Next Article in Journal
Fatty Acids Dietary Supplements Exert Anti-Inflammatory Action and Limit Ganglion Cell Degeneration in the Retina of the EAE Mouse Model of Multiple Sclerosis
Next Article in Special Issue
Dietary Treatment of Metabolic Acidosis in Chronic Kidney Disease
Previous Article in Journal
Evaluating Human Intestinal Cell Lines for Studying Dietary Protein Absorption
Previous Article in Special Issue
Dietary Acid Load and Potassium Intake Associate with Blood Pressure and Hypertension Prevalence in a Representative Sample of the German Adult Population
Open AccessArticle

Effects of 12-Week Low or Moderate Dietary Acid Intake on Acid–Base Status and Kidney Function at Rest and during Submaximal Cycling

1
Biology of Physical Activity, Faculty of Sport and Health Sciences, University of Jyväskylä, P.O. Box 35 (VIV), 40014 Jyväskylä, Finland
2
General Clinical Research Center, University of California San Francisco, 505 Parnassus Avenue, San Francisco, CA 94117, USA
3
Department of Molecular and Cellular Sports Medicine, German Sport University, Am Sportpark Müngersdorf 6, 50933 Cologne, Germany
4
Honka Holding, c/o Honkatarhat Oy, Kirkkokallio 20, 38950 Honkajoki, Finland
*
Author to whom correspondence should be addressed.
Nutrients 2018, 10(3), 323; https://doi.org/10.3390/nu10030323
Received: 28 January 2018 / Revised: 1 March 2018 / Accepted: 5 March 2018 / Published: 8 March 2018
(This article belongs to the Special Issue Nutritional Prevention and Acid Base Status)
Prolonged effects of dietary acid intake on acid–base status and kidney function have not yet been studied in an intervention study in healthy subjects. Dietary acid load can be estimated by calculating the potential renal acid load (PRAL) of foods. Effects of low-PRAL and moderate-PRAL diets on acid–base status and kidney function were investigated during a 12-week exercise training period. Healthy, 20–50-year-old men (n = 21) and women (n = 25) participated in the study and were randomly divided into low-PRAL and moderate-PRAL groups. Before (PRE), mid-phase (MID) and after the intervention (POST), the subjects participated in measurement sessions, where a 12-h urine sample and fasting blood samples were collected, and a submaximal cycle ergometer test was performed. Net acid excretion was significantly lower after 12 weeks of the low-PRAL diet as compared to the moderate-PRAL diet, both in men and women. In low-PRAL females, capillary pH and bicarbonate were significantly higher at 75% of VO2max at POST as compared to PRE. Glomerular filtration rate decreased over the study period in moderate-PRAL men and women. The results of the present study suggest that an acidogenic diet and regularly training together may increase the acidic load of the body and start to impair the kidney function in recreationally active subjects. View Full-Text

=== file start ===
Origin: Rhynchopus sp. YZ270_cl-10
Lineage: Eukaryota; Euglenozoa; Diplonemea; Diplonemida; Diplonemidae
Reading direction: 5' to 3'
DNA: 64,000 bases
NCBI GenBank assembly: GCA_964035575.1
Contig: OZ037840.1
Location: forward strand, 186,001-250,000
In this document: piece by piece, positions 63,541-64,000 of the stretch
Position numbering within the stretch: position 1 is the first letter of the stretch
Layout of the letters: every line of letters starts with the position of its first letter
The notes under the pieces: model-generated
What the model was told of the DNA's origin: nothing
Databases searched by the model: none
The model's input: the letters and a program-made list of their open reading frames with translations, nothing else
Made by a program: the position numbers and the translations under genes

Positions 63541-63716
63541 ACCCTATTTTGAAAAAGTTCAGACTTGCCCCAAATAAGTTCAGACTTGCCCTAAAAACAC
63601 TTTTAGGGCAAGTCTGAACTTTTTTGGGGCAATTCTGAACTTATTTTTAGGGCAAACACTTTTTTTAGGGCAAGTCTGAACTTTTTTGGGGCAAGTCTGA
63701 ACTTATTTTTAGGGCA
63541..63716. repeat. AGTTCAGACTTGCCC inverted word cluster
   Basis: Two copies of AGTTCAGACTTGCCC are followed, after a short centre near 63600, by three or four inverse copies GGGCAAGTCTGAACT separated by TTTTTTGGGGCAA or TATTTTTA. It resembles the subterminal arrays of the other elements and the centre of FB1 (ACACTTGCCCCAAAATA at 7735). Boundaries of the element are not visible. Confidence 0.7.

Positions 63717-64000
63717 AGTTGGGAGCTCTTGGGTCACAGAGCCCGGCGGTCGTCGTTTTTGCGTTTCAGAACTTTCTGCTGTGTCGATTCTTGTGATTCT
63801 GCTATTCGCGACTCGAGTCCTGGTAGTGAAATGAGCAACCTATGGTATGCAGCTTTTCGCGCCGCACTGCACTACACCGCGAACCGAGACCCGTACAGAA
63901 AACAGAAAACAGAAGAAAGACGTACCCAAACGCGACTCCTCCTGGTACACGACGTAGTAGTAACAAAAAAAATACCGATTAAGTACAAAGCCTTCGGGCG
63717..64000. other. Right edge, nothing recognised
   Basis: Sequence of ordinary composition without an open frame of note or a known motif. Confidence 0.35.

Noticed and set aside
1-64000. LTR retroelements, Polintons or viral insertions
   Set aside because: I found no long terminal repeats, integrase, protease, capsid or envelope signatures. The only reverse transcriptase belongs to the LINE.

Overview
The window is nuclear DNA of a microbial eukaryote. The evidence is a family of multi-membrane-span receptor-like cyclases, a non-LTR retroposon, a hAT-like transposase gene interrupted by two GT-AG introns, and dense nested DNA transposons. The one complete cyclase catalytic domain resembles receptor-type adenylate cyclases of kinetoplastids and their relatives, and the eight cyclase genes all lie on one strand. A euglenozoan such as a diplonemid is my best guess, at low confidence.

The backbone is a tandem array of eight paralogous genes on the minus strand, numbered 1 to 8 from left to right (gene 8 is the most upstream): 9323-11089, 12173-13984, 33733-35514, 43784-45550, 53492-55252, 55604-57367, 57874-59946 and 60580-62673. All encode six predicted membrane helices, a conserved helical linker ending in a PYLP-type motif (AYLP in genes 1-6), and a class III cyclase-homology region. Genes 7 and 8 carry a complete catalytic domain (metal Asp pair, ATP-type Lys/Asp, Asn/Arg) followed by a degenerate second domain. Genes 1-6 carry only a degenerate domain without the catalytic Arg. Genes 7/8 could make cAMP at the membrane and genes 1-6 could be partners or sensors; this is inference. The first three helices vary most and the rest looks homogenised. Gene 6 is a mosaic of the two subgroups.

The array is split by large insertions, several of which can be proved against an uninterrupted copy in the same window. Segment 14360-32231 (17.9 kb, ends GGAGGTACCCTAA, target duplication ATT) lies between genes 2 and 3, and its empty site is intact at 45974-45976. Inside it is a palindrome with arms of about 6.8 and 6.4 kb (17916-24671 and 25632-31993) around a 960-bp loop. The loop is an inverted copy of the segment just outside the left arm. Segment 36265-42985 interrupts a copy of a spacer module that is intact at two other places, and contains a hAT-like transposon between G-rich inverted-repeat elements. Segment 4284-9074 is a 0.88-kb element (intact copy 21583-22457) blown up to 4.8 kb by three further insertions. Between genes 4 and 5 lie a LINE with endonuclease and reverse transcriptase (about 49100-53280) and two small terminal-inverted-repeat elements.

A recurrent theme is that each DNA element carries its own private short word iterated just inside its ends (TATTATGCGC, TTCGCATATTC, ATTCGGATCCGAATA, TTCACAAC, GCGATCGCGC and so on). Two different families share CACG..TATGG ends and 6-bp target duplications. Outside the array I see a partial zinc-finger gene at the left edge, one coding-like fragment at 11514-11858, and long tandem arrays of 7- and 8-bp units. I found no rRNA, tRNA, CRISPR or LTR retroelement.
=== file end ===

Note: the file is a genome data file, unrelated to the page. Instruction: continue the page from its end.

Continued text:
Keywords: dietary acid load; acid–base status; net acid excretion; exercise training; kidney function dietary acid load; acid–base status; net acid excretion; exercise training; kidney function
Show Figures

Figure 1

MDPI and ACS Style

Hietavala, E.-M.; Ihalainen, J.K.; Frassetto, L.A.; Schumann, M.; Eklund, D.; Pitkänen, H.; Häkkinen, K.; Mero, A.A. Effects of 12-Week Low or Moderate Dietary Acid Intake on Acid–Base Status and Kidney Function at Rest and during Submaximal Cycling. Nutrients 2018, 10, 323.

Show more citation formats Show less citations formats
Note that from the first issue of 2016, MDPI journals use article numbers instead of page numbers. See further details here.

Article Access Map by Country/Region

1
Back to TopTop